If you wanna run your ram at 1000mhz or DDR3 2000Mhz you need to buy really good ram to do that most DDR3 Runs at 667 or 1333Mhz you might get it to 1400 or 1450.


PS i see you have DDR3 2000Mhz i think your limiting factor that i overlooked myself was the VTT voltage. It can be listed as a few things.

Have you increased any Voltages other than the ram?
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July 5, 2010 5:02:02 AM

No, at the moment I just have it set to: 200 bus speed and 16x multiplier. Setting the bus speed up was how I increased my DRAM frequency because it doesn't seem like I can increase my RAM ratio or whatever on this board independently. The ram voltage is the only voltage I changed; I figured 3.2 was good enough (Although I have some sort of water cooling thing so I would think I could go higher) and didn't want to mess anything up.
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a c 100 K Overclocking
July 5, 2010 3:11:30 PM

You should not let the mobo choose auto voltages... it's probably way over volting. Increase the base clock, check stability and if it's not stable raise the voltages. If you don't have VTT, you will have IMC. Same deal. First try raising vcore, after around 0.05V increase, do the same to IMC. The new Intel specs list max Vcore and max VTT as 1.40V.

RAM voltage is only useful for RAM speeds, it won't help CPU stability. Most RAM these days requires 1.65V to run at their rated speeds. It can add to CPU heat because the RAM is connected to the CPU - as in, there are pins for RAM. However, it shouldn't add a lot of heat. You'll mostly get heat from Vcore then Vtt/IMC.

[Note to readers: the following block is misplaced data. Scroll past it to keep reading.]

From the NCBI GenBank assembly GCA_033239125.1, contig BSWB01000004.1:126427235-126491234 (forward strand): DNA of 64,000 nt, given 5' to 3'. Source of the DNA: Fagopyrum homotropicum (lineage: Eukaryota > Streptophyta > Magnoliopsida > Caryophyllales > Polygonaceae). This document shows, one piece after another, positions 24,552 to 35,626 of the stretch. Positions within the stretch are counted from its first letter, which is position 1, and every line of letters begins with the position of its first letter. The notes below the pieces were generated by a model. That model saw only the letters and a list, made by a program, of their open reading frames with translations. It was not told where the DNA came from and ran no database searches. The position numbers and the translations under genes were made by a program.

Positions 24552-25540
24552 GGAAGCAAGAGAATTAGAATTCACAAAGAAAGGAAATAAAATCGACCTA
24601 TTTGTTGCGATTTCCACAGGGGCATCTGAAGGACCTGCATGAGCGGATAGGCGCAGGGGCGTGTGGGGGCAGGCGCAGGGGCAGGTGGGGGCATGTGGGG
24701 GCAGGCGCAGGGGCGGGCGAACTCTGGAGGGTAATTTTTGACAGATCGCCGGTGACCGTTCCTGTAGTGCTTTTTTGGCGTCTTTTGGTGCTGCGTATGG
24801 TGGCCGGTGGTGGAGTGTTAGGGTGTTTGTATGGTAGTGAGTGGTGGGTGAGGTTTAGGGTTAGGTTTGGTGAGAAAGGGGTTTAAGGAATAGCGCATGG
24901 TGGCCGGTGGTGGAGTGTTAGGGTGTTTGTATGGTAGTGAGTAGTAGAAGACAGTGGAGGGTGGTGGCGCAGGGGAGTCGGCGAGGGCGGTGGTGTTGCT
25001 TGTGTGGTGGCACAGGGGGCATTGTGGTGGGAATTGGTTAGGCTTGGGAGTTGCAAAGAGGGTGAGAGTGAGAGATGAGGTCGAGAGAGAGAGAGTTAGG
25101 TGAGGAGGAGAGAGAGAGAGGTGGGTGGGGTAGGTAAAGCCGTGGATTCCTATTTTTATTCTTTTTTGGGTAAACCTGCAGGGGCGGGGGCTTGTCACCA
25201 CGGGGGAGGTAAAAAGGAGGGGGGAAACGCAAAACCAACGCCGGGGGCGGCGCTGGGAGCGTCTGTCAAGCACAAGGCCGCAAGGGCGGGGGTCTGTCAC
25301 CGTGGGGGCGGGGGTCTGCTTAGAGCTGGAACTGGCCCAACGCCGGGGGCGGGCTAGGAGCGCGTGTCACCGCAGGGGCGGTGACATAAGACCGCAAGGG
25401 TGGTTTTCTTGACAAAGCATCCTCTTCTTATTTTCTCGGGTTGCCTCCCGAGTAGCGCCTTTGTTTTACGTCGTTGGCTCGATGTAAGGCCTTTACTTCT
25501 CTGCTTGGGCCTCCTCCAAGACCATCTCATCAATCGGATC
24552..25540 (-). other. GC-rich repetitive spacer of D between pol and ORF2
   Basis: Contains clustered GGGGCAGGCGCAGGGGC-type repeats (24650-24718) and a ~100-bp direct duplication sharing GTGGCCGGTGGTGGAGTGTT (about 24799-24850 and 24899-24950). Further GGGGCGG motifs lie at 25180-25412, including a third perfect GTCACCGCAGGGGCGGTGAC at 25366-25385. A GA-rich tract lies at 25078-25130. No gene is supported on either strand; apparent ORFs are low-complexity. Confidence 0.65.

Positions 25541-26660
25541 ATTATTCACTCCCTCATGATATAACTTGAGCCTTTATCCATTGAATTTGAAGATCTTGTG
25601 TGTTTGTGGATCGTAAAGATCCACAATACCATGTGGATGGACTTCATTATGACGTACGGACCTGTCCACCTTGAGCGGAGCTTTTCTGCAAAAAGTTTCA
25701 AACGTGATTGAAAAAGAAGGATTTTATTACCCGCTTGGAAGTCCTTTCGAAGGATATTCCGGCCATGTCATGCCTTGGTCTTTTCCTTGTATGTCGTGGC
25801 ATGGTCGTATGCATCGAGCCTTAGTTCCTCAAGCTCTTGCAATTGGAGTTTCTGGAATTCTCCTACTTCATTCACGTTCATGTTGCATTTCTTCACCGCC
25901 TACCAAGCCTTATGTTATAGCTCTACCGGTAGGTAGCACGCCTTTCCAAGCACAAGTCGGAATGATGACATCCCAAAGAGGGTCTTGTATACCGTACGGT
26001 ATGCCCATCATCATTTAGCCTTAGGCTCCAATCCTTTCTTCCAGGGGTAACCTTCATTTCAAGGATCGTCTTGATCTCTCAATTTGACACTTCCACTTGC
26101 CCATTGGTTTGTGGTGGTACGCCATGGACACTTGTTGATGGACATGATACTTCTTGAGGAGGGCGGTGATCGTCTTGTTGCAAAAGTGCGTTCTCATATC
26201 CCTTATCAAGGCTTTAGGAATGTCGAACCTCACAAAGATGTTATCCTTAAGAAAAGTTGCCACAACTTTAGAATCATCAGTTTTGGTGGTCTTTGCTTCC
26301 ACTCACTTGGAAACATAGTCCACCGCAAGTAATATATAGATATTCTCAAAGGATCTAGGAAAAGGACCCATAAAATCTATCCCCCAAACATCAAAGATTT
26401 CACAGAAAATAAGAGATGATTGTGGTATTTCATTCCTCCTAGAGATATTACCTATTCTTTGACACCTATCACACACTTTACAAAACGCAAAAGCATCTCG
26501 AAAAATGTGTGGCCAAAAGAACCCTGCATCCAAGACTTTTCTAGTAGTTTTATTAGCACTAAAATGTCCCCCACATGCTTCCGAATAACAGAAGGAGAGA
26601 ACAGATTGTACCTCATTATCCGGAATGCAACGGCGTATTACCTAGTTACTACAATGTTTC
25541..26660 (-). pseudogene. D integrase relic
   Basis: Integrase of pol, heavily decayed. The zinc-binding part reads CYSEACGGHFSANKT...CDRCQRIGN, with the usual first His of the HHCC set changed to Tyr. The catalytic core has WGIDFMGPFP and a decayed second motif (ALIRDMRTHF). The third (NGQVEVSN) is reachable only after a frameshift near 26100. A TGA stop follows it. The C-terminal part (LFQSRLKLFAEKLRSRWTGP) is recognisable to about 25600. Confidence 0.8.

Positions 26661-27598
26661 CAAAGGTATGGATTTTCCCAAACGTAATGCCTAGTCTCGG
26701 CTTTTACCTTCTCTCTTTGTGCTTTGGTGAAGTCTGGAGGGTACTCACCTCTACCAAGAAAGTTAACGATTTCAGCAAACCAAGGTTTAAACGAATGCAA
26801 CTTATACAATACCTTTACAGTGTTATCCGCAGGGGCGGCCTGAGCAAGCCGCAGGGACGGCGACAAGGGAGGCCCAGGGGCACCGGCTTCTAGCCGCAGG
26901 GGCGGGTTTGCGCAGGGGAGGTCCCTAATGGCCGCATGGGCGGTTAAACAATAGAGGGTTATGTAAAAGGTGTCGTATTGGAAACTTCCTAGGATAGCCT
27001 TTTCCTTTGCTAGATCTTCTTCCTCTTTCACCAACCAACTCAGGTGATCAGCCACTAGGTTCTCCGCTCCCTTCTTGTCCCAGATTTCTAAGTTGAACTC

My settings for 175x20 with turbo ON, is Vcore 1.30625 Vtt 1.20635 DRAM 1.65 and the rest on auto. This gives 3.68ghz normal and up to 4.2ghz turbo and my temps max at 62C on air (Zalman CNPS10X Extreme cooler)

EDIT: Read comments over again. The anything over 1333mhz RAM is considered an OC and acheivable only by OCing the base clock. Basically high speed RAM just gives more head room to OC the CPU. You could easily run your 2000mhz CL9 at 1600mhz CL8 or better (1600mhz CL7 even). Ram ratios and, well, any ratios is from older generation CPUs. The i3,i5,i7 line up is handled differently. You get multipliers and base clock. RAM you can typically set to 6x, 8x, or 10x base clock multipliers, although some mobos will display the actual speed and not the multiplier. My 1600mhz CL8 1.65V RAM is running at 1400mhz CL7 (175x8).
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July 5, 2010 8:11:14 PM

Okay, so I tried just copying your voltages to see if it works, and it seems to. I feel like this is cheating though! If I wanted to do what everyone suggests and raise it a little bit at a time, what voltage should I start at? I assume raising a voltage raises the temperate? Real Temp has my TJ Max as 97, one of my cores got to 93 during Linx's test. Is that okay? Also, my second and fourth core are consistently 10 degrees hotter than the other cores during Linx. Any reason for that?